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Kids play in the backyard
KIDS PLAY IN THE BACKYARD
For most children the backyard is their most important playground, and a lot of what is learnt early in their childhood about life is learnt playing there. Development of the child both mentally and physically starts at home. If the child is allowed to explore their surroundings and play in it, they will develop a better mental and creative mind than their house‑bound friend next door. The garden is very often the first educational system a child comes into contact with.
Building cubbies, digging holes, climbing trees, and ball games are all great ways of playing; but at the same time, they are activities which are best tempered with commonsense if permanent damage to the backyard is to be avoided. Never discourage children from playing with their environment, but try and teach them to understand what damage they might do.
WHAT KIDS FIND IN THE BACKYARD
There are five different things kids commonly find in the backyard that can be used to create play:
1. Animals ‑ everything from worms, ants, snails and spiders to birds, lizards, dogs and cats.
2. Plants ‑ including mosses, fungi and ferns, shrubs and trees. Play can be centred around complete living plants (e.g. growing a garden, climbing trees, building a tree house) or parts of plants (e.g. arranging flowers or making a whistle from a piece of bamboo).
3. Earth ‑ stones, rocks, sand and soil are all commonly used in play.
4. Water – including pools, ponds, hoses, or just buckets full of water.
5. Man made objects ‑ Toys and playground equipment are the most obvious man made play objects, however such things as buildings, walls, paved areas, and fences have tremendous play potential, and don't cost any extra. Brick walls, for example, can become rebound walls, while fences and walls can be used for murals, or as part of a lean‑to cubby.
Too often, however, instead of exploiting the play potential of these things, we discourage or even ban play around them. While safety is paramount (e.g. avoiding spider bites, the potential for drowning in water features) it is very important that children be given as many opportunities as possible to play in different ways.
LANDSCAPING FOR PLAY
A play space is made up of surfaces, play structures (equipment), plants, earth shapes, fences, walls, seats, steps and other landscape features.
The components of a play space might include:
· CONTOURING Mounds, slopes, embankments, steps, cliffs
· SURFACINGS Grass, earth, sand, gravel, mulch, rubber
· ENCLOSURES Fences, walls, cubbies, tree houses, other buildings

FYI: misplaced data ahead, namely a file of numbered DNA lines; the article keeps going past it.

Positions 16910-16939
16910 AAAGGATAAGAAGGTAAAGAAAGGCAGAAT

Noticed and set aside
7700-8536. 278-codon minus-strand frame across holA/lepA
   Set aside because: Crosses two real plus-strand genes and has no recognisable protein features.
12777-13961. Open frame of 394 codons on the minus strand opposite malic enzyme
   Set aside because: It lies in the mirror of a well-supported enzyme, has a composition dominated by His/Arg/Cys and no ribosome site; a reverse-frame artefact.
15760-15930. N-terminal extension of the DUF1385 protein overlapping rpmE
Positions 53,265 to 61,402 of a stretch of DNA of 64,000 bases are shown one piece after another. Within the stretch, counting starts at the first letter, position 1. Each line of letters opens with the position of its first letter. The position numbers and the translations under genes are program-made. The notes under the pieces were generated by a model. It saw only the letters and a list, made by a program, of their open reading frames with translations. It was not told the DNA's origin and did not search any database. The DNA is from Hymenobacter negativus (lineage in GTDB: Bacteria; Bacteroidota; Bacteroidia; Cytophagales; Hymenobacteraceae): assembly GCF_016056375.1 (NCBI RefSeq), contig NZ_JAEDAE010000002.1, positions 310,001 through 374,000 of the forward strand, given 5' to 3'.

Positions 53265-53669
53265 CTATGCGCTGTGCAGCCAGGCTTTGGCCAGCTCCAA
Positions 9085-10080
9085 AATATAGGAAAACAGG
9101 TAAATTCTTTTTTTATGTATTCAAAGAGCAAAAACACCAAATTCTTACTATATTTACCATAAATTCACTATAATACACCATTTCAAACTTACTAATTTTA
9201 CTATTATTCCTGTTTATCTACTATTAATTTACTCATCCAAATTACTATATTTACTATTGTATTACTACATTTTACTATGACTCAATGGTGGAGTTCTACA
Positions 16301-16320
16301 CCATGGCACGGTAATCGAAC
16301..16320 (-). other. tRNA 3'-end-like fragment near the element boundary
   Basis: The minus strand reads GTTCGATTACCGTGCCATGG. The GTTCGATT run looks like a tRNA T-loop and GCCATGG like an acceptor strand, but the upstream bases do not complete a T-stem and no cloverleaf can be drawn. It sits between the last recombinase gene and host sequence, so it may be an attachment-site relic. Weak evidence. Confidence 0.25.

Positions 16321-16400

· WATER Ponds, fountains, streams, drinking fountains, hoses, sprinklers
· LANDSCAPE FEATURES Statuary, bridges, pergolas, arbors, gazebos
· FURNISHINGS Seats, tables, rubbish bins, BBQ’s, lighting
· PLANTS Hedges, mazes, topiary, trees, windbreaks
· PLAY STRUCTURES Slides, swings, see‑saws, climbing frames
· OTHER PLAY FACILITIES Games courts, rebound wall, bike trail, skate areas, basket ball
rings, animal enclosure, etc.
When catering for kids you have the job of selecting and combining these components to create an appropriate environment which will enhance play.
Some Things to Consider
What are the children's ages?
Toddlers enjoy exploring and learning about their physical surroundings. It is important to include variety in textures, smells and surfacing. Older children interact more with each other, so the backyard needs to be designed to allow them to play with each other rather than with things. It is also very important to cater for the changing needs of children as they grow – they tend to do that very quickly at times!
How much will the yard be used?
Things which can only be used by one child may create conflict. Crowding makes accidents more likely, so design safety becomes more critical. Leave room around playground equipment, and make sandpits big enough for all the kids. Heavily used play areas need stronger construction and more frequent maintenance.
How much time will be spent in the yard?
A child's attention span is short. Some play activities are only suited to playgrounds which are to be used only occasionally or for short periods of time. Don't expect a child to use the same swing all day every day, but they might use a sand pit more often.
What Other Uses Will The Area Be Used For?